In a 1916 interview with The Washington Post, Gregory said that he created the first ring doughnut in 1858. He explained that doughnuts were made in twisting or diamond shapes at the time. They were called fried cakes and twisters.
The insides of the twisters and fried cakes were often uncooked long after their outsides were cooked, making them difficult to digest. Supposedly, Gregory invented the ring doughnut when he made a hole in the middle of a pastry before it was fried. That way, the inside and outside cooked at the same time.
Love is universally depicted with a heart shape that does not look like a human heart. Several theories have been proposed for this, but the two most common ones involve the extinct silphium plant and the philosopher Aristotle.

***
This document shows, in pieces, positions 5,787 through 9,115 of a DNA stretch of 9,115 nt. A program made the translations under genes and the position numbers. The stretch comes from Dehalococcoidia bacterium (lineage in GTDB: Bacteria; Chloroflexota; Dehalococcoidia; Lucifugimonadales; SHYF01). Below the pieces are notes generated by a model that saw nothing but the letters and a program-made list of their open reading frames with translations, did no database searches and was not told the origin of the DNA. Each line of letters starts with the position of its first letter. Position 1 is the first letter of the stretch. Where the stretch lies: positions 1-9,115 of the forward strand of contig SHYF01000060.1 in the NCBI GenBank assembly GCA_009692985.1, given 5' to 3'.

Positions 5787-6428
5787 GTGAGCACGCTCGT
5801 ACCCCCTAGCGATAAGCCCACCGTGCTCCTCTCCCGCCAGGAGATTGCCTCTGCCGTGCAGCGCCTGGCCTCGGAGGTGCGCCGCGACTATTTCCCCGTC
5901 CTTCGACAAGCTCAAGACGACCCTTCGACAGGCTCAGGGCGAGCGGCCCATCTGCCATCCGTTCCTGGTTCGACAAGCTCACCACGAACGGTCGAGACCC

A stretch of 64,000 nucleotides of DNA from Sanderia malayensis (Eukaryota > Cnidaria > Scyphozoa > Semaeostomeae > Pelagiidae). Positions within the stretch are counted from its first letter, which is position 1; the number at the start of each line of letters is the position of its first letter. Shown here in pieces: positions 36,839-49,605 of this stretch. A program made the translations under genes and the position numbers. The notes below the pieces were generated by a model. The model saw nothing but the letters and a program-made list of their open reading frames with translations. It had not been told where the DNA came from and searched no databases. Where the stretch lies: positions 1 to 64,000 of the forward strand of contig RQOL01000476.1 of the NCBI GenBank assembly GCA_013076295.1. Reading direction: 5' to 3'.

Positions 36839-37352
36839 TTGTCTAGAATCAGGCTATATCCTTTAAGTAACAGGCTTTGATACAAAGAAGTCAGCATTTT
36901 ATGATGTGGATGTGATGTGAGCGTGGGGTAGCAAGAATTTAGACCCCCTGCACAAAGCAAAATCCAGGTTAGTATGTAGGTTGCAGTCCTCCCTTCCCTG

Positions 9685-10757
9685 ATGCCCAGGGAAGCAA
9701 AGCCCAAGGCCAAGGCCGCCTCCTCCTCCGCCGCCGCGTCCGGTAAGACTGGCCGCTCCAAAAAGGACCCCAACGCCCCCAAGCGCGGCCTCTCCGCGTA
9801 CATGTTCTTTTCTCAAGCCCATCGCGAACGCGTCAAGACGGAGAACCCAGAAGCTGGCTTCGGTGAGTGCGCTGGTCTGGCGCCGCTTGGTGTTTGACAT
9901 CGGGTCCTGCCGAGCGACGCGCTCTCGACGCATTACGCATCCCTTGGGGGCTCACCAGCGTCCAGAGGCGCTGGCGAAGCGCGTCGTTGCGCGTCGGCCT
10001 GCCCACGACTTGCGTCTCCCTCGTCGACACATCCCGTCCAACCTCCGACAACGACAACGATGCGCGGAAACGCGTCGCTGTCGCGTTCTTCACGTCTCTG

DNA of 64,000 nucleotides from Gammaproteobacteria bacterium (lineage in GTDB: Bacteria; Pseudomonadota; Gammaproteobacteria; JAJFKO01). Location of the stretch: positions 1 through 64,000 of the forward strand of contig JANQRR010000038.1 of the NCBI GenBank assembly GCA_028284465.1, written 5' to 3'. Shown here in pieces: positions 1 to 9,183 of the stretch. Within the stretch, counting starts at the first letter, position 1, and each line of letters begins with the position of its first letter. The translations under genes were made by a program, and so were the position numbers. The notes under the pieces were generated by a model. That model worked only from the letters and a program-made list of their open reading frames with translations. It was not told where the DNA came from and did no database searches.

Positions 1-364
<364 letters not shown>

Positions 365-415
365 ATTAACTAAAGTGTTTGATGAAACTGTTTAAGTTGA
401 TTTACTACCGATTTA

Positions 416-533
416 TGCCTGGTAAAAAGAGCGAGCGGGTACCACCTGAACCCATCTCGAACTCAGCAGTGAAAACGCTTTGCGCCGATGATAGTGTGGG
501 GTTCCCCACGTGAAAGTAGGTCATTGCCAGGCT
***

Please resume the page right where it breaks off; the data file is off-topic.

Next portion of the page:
You have probably never heard of the silphium plant. It was popular among the Romans and Greeks who used it as a food seasoning, cough syrup, and contraceptive. They used it for contraceptives so much that they harvested it into extinction in the first century AD.
Some historians say that the seedpod of the silphium plant looks like the heart shape we use to represent love today. As the Greeks and Romans probably used the silphium plant to represent love and sex at that time, its seedpod became the universal symbol of love.
Other historians believe that we use the heart shape for love because Aristotle and a writer named Galen described the human heart as a three-chambered structure “with a small dent in the middle.” Artists and scientists in the Middle Ages supposedly created the first heart symbol when they tried to draw the heart from the description in ancient books.